When Ed Reed signed with the Texans, he wanted to be part of an organization that wanted him. Pointed, after the Baltimore Ravens did not match the Houston Texans' offer of $15 million over three years.
The Texans' courtship of one of the best safeties to play the game sure indicated they wanted him. But as Reed's time with the team unfolded, more happened with Reed off the field than on it. He had surgery, he mentored younger players, he talked about feeling like the Texans were a special team, just like his Super Bowl champion Ravens from the year before.
But things weren't all rosy with Reed and the Ravens. That he was a loose cannon off the field was balanced by the fact that he was one on it, too, in a very good way. He made himself invaluable to the franchise for that long, despite his insistence on being himself and saying what he thought -- two things football culture doesn't exalt.
But when Reed's level of play dropped from the transcendent level at which he played for so many years, and it did so by his own admission, that dynamic changed. And the business of football has seemed to chafe Reed.
The Texans insist Reed's release two weeks ago wasn't related to his comment the previous Sunday that the Texans were outplayed and outcoached. But Reed made it clear on Wednesday during the now-infamous conference call with Baltimore reporters that he thinks that is why he was released.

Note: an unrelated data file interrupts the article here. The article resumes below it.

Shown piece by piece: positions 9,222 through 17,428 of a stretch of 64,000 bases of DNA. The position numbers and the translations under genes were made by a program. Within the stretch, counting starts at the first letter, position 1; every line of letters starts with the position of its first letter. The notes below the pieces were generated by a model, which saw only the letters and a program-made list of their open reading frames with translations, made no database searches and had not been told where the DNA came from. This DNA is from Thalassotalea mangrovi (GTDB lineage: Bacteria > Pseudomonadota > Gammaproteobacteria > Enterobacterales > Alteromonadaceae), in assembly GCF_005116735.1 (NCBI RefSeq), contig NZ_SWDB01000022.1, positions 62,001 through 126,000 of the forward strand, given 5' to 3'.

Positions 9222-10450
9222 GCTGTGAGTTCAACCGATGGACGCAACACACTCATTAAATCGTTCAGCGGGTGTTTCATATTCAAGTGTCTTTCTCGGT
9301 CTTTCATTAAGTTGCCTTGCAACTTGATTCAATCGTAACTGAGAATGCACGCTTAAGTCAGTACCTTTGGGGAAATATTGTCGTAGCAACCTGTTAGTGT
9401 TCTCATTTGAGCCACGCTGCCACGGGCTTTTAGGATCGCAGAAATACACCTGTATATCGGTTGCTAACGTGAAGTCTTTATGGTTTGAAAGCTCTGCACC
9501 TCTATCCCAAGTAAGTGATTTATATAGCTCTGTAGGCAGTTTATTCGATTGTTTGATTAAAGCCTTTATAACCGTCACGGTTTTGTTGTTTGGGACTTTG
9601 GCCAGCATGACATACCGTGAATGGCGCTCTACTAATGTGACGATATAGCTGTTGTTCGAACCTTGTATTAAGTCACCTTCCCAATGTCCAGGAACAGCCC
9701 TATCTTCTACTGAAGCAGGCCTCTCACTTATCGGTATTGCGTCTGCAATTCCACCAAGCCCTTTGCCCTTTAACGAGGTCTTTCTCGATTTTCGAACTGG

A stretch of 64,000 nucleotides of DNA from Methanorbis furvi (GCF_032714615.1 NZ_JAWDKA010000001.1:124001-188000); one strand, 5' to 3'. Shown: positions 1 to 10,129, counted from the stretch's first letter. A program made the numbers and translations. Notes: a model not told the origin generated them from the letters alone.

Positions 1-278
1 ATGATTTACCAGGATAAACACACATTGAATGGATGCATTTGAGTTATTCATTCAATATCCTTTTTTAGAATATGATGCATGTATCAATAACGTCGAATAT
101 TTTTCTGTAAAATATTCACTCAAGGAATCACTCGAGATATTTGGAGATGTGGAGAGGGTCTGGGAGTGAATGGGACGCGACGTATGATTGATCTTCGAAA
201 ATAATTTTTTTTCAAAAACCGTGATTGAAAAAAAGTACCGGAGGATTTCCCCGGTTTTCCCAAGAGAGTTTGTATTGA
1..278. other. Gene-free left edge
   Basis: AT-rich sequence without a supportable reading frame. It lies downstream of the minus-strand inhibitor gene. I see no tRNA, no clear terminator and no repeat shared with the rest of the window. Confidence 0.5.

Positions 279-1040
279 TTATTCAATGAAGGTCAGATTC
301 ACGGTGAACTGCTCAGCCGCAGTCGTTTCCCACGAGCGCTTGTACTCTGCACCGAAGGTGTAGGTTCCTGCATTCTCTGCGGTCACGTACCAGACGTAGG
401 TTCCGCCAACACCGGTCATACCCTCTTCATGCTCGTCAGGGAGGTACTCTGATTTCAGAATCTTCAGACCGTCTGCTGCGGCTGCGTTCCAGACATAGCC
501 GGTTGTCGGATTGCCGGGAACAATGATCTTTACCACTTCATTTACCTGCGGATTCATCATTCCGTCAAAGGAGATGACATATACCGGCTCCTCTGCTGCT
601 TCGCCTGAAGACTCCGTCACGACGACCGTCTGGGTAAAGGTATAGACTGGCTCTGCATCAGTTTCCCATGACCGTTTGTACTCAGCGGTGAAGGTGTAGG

Some players might keep their thoughts to themselves, but Reed felt wronged, and he made that known when asked about his time with the Texans.
Some coaches might keep their thoughts to themselves (like Texans head coach Gary Kubiak, who declined to comment on Reed's comments). But Texans defensive coordinator Wade Phillips, whom Reed attacked on Wednesday, offered his defense, and couldn't help but sneak in a few jabs (like echoing Reed's "the truth is the truth.") It is true, though, that Phillips' response was more respectful and deferential than Reed's, whom he again called a future Hall of Famer.
In the end, it was another jagged ending for Reed, this one without the warm fuzzy past he left in Baltimore.